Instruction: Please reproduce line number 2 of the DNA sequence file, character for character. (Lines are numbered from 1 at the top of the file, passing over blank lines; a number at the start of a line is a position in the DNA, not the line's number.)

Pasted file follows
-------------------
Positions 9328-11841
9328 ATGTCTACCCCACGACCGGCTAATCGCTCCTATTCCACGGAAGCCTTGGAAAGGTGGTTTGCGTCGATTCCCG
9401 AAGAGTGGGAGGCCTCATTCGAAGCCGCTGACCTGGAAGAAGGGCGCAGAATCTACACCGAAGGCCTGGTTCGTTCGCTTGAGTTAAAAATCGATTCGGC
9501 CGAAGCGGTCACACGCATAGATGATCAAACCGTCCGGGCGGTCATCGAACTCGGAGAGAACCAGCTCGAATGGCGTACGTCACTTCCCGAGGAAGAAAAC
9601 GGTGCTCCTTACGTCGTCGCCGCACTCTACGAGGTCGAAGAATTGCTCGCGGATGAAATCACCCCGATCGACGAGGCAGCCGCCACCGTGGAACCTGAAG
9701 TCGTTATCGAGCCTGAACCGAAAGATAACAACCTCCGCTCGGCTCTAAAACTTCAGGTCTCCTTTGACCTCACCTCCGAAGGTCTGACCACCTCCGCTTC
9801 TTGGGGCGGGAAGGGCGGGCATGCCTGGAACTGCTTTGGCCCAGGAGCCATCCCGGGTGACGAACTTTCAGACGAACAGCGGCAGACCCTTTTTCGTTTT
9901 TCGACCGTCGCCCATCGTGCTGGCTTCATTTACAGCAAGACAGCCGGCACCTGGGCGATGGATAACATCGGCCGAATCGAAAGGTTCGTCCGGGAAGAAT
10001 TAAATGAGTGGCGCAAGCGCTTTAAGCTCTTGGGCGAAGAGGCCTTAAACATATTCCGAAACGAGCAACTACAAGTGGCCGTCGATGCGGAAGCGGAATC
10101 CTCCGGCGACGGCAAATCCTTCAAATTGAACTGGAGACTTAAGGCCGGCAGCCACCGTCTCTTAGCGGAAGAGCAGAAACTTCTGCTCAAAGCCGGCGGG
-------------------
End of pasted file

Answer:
9328 ATGTCTACCCCACGACCGGCTAATCGCTCCTATTCCACGGAAGCCTTGGAAAGGTGGTTTGCGTCGATTCCCG